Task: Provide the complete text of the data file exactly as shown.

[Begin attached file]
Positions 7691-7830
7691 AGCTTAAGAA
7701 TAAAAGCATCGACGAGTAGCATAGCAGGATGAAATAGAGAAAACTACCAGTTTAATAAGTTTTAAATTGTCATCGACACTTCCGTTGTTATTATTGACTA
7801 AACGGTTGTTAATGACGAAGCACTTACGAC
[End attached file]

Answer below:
Positions 7691-7830
7691 AGCTTAAGAA
7701 TAAAAGCATCGACGAGTAGCATAGCAGGATGAAATAGAGAAAACTACCAGTTTAATAAGTTTTAAATTGTCATCGACACTTCCGTTGTTATTATTGACTA
7801 AACGGTTGTTAATGACGAAGCACTTACGAC